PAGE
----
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SITEMAP   School Physics: Forces & motion 1.1 Defining speed, velocity, displacement

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Forces and Motion 1.1 A few technical terms defined and explained involving speed and velocity

Doc Brown's Physics exam study revision notes: Defining and explaining technical terms like scalar quantity, vector quantity, displacement, involving speed and velocity

INDEX for physics notes on speed calculations and constructing and interpreting distance-time graphs


1.1 A few technical terms explained involving speed and velocity

How do you calculate speed or velocity?

What is the difference between scalar and vector quantities in motion?

What is the difference and similarity between speed and velocity?

A scalar quantity only has a magnitude and no specified direction

e.g. distance, energy, mass, speed (without change in direction), temperature, time etc.

 

A vector quantity has both magnitude (size) and specified direction

e.g. acceleration, displacement, force, momentum, velocity, weight etc.

When talking about vectors, you should appreciate that their values can be positive and negative.

A car might have a speed of 10 m/s, but its velocity might be 10 m/s in one direction, but if it changes direction by 180o, keeping the same speed, its velocity will be considered to be -10 m/s.

It is possible to have an object moving with a constant speed, but its velocity changes.

e.g. if an object is moving in a circle at constant speed, the velocity is constantly changing, because the direction of motion is constantly changing even though the speed may be constant..

 

Distance:

Distance is how far an object has moved in any direction, the direction isn't specified, so its a scalar measurement.

e.g. a car moves 30 km, a ball is tossed in the air to a height of 3 m.

 

Displacement:

What do we mean by displacement?

Displacement is how far an object has been moved in a straight line from specified starting point to a specified finishing point, but in particular specified direction/directions, so its a vector measurement.

It does not necessarily mean the object has moved in a straight line - it may or may not.

Examples of displacements

(i) an object moves 1300 km north, displacement = 1300 km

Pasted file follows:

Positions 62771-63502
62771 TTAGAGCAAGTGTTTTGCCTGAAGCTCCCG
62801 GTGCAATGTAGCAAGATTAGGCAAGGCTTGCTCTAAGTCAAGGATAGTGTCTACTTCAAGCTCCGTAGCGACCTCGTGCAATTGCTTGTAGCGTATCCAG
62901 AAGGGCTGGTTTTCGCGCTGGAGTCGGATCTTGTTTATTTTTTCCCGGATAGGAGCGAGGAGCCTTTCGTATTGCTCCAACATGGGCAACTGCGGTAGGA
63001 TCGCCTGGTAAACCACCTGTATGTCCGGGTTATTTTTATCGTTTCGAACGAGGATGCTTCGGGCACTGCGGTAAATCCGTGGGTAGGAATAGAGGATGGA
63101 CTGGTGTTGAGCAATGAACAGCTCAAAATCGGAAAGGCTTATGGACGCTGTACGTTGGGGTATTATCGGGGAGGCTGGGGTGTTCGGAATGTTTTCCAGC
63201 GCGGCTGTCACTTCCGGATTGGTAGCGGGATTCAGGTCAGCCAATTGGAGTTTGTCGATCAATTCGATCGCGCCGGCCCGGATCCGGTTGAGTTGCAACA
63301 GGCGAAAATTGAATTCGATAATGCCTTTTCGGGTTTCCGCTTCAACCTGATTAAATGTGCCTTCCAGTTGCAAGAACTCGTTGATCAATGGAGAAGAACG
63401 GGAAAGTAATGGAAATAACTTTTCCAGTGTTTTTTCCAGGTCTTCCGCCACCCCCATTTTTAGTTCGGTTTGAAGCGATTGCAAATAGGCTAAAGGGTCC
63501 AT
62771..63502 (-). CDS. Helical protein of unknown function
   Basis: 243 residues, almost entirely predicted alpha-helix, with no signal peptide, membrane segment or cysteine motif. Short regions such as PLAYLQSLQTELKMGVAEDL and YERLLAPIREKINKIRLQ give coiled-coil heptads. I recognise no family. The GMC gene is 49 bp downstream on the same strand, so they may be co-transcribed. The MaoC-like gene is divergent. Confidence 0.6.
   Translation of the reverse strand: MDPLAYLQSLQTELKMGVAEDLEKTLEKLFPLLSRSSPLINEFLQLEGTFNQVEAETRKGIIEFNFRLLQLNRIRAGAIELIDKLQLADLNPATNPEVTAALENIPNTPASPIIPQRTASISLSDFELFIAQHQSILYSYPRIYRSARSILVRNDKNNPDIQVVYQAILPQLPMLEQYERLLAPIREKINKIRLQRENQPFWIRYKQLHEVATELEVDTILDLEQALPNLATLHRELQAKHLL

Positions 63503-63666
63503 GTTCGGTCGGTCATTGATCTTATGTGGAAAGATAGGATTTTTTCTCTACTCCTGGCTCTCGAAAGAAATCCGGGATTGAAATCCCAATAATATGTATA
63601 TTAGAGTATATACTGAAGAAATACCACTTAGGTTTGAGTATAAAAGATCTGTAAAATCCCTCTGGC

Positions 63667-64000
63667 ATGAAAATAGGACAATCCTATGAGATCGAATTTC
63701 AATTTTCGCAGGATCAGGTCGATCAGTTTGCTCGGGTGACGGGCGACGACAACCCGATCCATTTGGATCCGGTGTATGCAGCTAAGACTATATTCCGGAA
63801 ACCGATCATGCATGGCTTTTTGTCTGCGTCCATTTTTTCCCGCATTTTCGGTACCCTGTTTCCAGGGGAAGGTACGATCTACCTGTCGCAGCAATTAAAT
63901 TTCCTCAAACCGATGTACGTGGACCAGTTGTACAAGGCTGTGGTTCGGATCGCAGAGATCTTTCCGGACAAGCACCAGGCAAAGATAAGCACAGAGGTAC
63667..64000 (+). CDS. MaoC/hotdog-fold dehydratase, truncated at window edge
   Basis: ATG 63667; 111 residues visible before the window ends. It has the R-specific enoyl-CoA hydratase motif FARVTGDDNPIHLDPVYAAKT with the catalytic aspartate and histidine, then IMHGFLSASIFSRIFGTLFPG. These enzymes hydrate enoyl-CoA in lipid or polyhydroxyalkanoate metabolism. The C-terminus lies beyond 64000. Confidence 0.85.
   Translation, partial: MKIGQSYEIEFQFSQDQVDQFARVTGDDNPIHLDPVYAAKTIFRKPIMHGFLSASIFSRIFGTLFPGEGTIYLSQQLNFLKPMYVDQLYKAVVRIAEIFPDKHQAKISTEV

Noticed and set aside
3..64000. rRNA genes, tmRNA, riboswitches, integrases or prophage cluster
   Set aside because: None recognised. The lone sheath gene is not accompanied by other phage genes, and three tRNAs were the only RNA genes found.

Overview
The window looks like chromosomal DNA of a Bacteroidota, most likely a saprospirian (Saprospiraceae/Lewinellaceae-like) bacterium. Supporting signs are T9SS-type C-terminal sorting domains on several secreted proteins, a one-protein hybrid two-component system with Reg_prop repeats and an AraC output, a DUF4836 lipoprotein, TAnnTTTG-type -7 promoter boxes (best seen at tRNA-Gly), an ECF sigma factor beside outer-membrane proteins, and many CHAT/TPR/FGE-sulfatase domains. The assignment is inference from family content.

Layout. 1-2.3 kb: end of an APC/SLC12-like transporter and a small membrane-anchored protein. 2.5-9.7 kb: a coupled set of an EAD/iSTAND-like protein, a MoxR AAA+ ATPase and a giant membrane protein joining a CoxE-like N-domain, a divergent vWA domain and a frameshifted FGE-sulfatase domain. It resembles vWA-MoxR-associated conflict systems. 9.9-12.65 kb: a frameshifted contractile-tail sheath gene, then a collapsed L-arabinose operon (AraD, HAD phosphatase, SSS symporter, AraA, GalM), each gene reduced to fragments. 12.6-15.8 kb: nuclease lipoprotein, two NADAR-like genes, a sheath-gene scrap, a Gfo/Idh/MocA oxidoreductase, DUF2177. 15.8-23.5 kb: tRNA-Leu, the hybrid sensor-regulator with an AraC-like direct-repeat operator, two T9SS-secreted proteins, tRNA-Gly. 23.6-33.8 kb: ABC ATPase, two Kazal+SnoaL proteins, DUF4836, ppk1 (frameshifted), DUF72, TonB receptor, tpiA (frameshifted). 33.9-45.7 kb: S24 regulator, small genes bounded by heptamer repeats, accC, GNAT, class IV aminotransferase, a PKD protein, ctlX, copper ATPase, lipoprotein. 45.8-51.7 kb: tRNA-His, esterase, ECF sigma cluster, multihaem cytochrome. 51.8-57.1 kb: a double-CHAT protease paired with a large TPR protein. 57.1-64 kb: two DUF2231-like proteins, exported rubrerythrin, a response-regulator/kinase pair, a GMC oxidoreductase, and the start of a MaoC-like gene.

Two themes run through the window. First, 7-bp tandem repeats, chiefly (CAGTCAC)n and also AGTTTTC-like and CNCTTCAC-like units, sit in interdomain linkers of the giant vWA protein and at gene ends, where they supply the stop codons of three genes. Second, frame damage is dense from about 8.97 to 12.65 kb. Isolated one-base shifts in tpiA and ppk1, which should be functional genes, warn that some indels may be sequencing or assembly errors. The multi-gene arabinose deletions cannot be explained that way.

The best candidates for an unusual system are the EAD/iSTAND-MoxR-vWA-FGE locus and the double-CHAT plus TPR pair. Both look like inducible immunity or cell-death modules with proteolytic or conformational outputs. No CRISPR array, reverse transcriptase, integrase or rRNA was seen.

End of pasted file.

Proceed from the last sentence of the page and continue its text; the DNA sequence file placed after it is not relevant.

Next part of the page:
(ii) an object moves 300 m north and 400 m east, displacement is 500 m north-east bearing 59o from north)

(Draw this for your self and measure the angle, or calculate it, Tan θ = (400/300) = 1.333, Tan-1θ = 59o)

(iii) an object moves 3 m east and 3 m west, displacement is 0 m, because object has returned to its starting point.

However, the object has moved a distance of 6 m in total, and you can consider it does two 3 m displacements, but take in expressing the situation!

For a similar argument think of an object that moves once in a circular path of circumference 6 m.

The total distance travelled is 6 m, but the displacement is zero, because the object ends up where it started.

 

Speed:

Speed is how fast an object is moving but no direction is specified, so its a scalar measurement.

So speed has magnitude but no direction is indicated.

speed = distance travelled / time taken

e.g. a car travelling at 30 m/s or a train travelling at 200 km/hour, but real journeys obviously involve regularly changing direction and speed - so strictly speaking, many changes in velocity (see next).

In these examples, because the speed is variable, can calculate the 'average speed'.

average speed = total distance travelled / total time taken

To measure the constant speed of an object need some means of measuring time (stopwatch) and distance (tape measure). Speed/velocity calculations explained in the next section.

 

Velocity

Velocity is how fast an object is travelling in a particular direction, so its a vector measurement.

The formula for velocity is still distance travelled / time taken

So velocity has magnitude and a specified direction.

e.g. a plane moving at a constant speed of 600 km/hour at 50o from due north.

Two cars, travelling at identical speeds, passing in opposite directions have different velocities - different directions.

You can having objects moving at a constant speed but continually changing velocity.

e.g. any object moving in a circle at constant speed is continuously changing velocity because it is continually changing direction. Whirling an object around on the end of string is a simple example.

Both speed and velocity tell you how fast an object is moving.

INDEX physics notes: Speed calculations and distance-time graphs


Keywords, phrases and learning objectives for speed, motion and graphs

Know the difference between a scalar quantity like speed and a vector quantity like velocity.

Know and how to use the technical terms speed, velocity and displacement


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